Warlord of Mars

By Edgar Rice Burroughs

Page 63

most consistent and dangerous foe.

It is a huge, white-furred creature with six limbs, four of which,
short and heavy, carry it swiftly over the snow and ice; while the
other two, growing forward from its shoulders on either side of
its long, powerful neck, terminate in white, hairless hands, with
which it seizes and holds its prey.

Its head and mouth are more similar in appearance to those of a
hippopotamus than to any other earthly animal, except that from
the sides of the lower jawbone two mighty horns curve slightly
downward toward the front.

Its two huge eyes inspired my greatest curiosity. They extend in
two vast, oval patches from the center of the top of the cranium
down either side of the head to below the roots of the horns, so
that these weapons really grow out from the lower part of the eyes,
which are composed of several thousand ocelli each.

This eye structure seemed remarkable in a beast whose haunts were
upon a glaring field of ice and snow, and though I found upon
minute examination of several that we killed that each ocellus is
furnished with its own lid, and that the animal can at will close
as many of the facets of his huge eyes as he chooses, yet I was
positive that nature had thus equipped him because much of his life
was to be spent in dark, subterranean recesses.

Shortly after this we came upon the hugest apt that we had seen.
The creature stood fully eight feet at the shoulder, and was so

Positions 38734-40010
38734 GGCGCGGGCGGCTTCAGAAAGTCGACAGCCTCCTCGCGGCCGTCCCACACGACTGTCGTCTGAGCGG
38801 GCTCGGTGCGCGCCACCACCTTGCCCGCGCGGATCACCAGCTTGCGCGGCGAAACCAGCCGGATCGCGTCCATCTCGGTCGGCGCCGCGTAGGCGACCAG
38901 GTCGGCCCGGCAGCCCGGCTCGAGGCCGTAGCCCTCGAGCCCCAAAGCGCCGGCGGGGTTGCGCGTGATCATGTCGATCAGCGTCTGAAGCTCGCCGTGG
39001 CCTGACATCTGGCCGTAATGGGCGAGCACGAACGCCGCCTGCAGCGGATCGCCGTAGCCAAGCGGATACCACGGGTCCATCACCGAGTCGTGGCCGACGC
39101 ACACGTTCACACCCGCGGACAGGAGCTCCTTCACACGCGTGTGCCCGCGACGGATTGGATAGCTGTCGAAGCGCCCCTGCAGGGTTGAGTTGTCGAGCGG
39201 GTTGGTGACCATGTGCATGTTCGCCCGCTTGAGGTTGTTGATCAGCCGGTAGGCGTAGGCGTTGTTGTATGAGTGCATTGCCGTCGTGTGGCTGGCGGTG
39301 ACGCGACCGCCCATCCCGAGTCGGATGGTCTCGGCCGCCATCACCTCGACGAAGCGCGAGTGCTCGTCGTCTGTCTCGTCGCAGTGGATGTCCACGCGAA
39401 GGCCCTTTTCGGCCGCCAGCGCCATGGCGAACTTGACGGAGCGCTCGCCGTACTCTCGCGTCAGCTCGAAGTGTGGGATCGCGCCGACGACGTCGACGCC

sleek and clean and glossy that I could have sworn that he had but
recently been groomed.

He stood head-on eyeing us as we approached him, for we had found
it a waste of time to attempt to escape the perpetual bestial rage
which seems to possess these demon creatures, who rove the dismal
north attacking every living thing that comes within the scope of
their far-seeing eyes.

Even when their bellies are full and they can eat no more, they
kill purely for the pleasure which they derive from taking life,
and so when this particular apt failed to charge us, and instead
wheeled and trotted away as we neared him, I should have been greatly
surprised had I not chanced to glimpse the sheen of a golden collar
about its neck.

Thuvan Dihn saw it, too, and it carried the same message of hope
to us both. Only man could have placed that collar there, and as
no race of Martians of which we knew aught ever had attempted to
domesticate the ferocious

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